Ernie Els felt all eyes turn his way when he showed up at the Augusta National practice range early Friday morning. No one had any idea what to say, an uncomfortable pall of silence settling over the Big Easy.

"It was like I didn't have any pants on," he said, managing a hint of a smile.

By the time Els walked off the course midway through a blustery afternoon, his Masters was over.

His career, though, is still alive.

Outside of the guy who collects the green jacket, that might be the biggest triumph of the week.

"At least," Els said, sounding more than a little relieved, "I was almost back to my normal self."

The South African has four major titles on his resume, something that's only been done by 27 other golfers. He might be the only member of that select group to six-putt from 2 feet in a major championship.

It will forever be a part of his legacy, Els whacking the ball back and forth past the cup on the first green Thursday, an almost comic display of ineptitude that will live in infamy as long as there are Vines and smartphones.

"A nightmare" is the way Bernhard Langer described it, and he's someone who knows a thing or two about getting the yips while putting. "I would not wish that on anybody."

That's why Els got the silent treatment when he arrived at the course for the second round. No one was really sure whether to offer up words of encouragement, or condolences, or perhaps make an attempt at humor.

"It was not a nice feeling," Els said. "But people had a good reason to look at me like that after what happened."

It wasn't out of line to wonder if his career might in jeopardy, a prospect Els seemed to raise himself when he said dejectedly after Day 1, "We'll see where we go from here."

Before leaving Augusta, Els made sure that quintuple-bogey 9 didn't become the thing that defines him, making it clear he intends to fight through his putting woes.

"If you play this game long enough, you'll make a fool of yourself," Els said. "Unfortunately, I did it on one of the biggest stages. But I'll try to take something out of this."

The way things started on Friday, it looked as though Els might want to consider another line of work. His approach shot at that bedeviling first hole sailed far left of the flag, striking a patron in the head. He chipped onto the green but needed three putts to get down, settling for a double-bogey after missing a 2-footer.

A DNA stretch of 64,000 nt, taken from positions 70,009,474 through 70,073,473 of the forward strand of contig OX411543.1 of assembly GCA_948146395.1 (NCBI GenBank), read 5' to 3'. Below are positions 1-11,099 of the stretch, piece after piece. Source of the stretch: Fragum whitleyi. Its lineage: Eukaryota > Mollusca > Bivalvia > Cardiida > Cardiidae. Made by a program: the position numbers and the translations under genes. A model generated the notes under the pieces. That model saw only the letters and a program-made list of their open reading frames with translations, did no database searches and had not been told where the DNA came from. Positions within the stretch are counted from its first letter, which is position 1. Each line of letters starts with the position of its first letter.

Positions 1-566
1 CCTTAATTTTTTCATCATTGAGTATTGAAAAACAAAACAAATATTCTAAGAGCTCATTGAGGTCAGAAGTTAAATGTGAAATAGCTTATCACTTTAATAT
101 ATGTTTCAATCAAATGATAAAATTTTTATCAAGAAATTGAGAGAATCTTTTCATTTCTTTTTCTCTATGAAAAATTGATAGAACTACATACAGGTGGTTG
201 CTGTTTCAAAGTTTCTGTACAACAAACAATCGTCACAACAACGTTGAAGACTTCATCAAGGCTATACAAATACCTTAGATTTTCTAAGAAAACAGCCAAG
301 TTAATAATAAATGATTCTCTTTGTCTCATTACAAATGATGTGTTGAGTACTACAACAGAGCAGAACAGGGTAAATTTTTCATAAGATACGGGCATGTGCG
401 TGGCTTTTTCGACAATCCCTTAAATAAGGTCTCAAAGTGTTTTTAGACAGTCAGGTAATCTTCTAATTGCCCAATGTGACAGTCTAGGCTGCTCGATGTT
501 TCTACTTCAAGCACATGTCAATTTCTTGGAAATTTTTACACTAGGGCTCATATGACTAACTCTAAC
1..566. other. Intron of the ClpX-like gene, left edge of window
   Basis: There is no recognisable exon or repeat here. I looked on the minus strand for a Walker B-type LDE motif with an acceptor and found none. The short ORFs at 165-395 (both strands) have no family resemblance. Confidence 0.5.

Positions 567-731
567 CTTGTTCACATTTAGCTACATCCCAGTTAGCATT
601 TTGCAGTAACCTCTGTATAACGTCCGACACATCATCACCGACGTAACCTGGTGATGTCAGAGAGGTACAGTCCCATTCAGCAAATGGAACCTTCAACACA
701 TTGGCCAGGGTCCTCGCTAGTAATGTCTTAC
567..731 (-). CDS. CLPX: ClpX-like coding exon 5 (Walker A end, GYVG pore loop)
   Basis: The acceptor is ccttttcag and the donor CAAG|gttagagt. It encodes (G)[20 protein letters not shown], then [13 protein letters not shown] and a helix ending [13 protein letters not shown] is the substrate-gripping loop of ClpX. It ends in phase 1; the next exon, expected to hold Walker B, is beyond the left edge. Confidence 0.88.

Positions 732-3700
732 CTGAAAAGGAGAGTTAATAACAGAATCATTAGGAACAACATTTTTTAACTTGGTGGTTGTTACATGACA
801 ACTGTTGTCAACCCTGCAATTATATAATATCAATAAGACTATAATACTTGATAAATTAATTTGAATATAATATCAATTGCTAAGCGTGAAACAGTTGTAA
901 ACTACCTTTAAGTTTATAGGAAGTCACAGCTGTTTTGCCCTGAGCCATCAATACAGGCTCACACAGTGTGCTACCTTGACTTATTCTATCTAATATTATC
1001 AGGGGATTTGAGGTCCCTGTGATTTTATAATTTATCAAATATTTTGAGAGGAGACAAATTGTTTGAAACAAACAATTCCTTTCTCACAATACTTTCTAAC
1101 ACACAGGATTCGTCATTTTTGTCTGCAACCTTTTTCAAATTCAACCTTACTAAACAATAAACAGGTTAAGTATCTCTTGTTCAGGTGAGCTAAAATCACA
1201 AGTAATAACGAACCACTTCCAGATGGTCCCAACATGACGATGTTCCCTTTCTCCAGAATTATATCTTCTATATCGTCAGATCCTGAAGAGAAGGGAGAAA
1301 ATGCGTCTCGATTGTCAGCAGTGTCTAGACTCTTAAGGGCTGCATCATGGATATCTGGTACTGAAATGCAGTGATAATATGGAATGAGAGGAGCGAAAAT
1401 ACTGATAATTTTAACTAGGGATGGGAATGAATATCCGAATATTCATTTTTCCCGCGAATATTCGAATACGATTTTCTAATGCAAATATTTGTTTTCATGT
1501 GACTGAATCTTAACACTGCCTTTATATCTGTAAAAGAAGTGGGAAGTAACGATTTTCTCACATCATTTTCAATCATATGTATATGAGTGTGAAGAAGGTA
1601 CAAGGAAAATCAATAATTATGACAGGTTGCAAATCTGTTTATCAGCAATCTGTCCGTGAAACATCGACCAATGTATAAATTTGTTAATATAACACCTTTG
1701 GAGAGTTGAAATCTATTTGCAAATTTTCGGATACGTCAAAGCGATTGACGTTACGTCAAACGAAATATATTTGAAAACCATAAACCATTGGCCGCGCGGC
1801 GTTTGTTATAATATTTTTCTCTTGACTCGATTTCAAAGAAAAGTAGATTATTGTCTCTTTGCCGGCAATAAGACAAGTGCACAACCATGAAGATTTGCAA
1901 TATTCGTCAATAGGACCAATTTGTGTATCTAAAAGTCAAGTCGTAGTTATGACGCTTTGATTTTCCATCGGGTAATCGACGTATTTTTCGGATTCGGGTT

Els bogeyed two more holes on the front side, his overall score climbing to 12-over while some fans quietly joked among themselves at his woes.

"Better look out. Ernie's teeing off," one woman said.

"We're fine, as long as he's not using his putter for a driver," someone replied, drawing a few guffaws.

Els finally pulled himself together at the par-5 eighth, stringing together three good shots before rolling in a 16-foot birdie putt. He followed that by making a testy 4-footer to save par at the ninth, which put a little more bounce in his step as he made the turn.

Then, in Amen Corner, Els struck one of his best shots of the day into the swirling wind over Rae's Creek, the ball stopping 3 feet from the flag. He sank that putt for another birdie, the crowd roaring about as loud as they did all day.

"Go get 'em, Ernie!" they screamed.

Els responded with two more birdies at the remaining par-5s, sinking putts from 6 feet at the both the 13th and the 15th. At that point, some patrons were wondering if he might improbably make the cut.

Alas, that was just wishful thinking. Els bogeyed the 17th after dumping his second shot into a bunker. He finished with a 5-footer to save par at the 18th, signing for a 1-over 73 on a day when par was a very good score, certainly a far cry from his 80 in the opening round.

Just as important, Els regained a measure of self-respect.

"He could have just turned right off (the first green) instead of left and said 'enough' yesterday, and nobody would have thought any worse for it," fellow player Davis Love III said.

If Els takes anything out of this week, it's not to change your putting style in the days before a major championship. Even though he sank 68 of 70 putts from 10 feet and in the previous week at Houston — the best accuracy rate of any player from that distance — he decided to alter his stroke, going with more of a straight-up, pendulum-type approach.

"It felt OK on the putting green," Els said. "But I still didn't feel that I can do it comfortably under pressure, and obviously that showed."

While his decision-making should raise some eyebrows, no one could question his heart.

Yep, Els missed the cut.

But he might've saved his career.

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Paul Newberry is a national writer for The Associated Press. Write to him at pnewberry@ap.org or at www.twitter.com/pnewberry1963 . His work can be found at http://bigstory.ap.org/content/paul-newberry .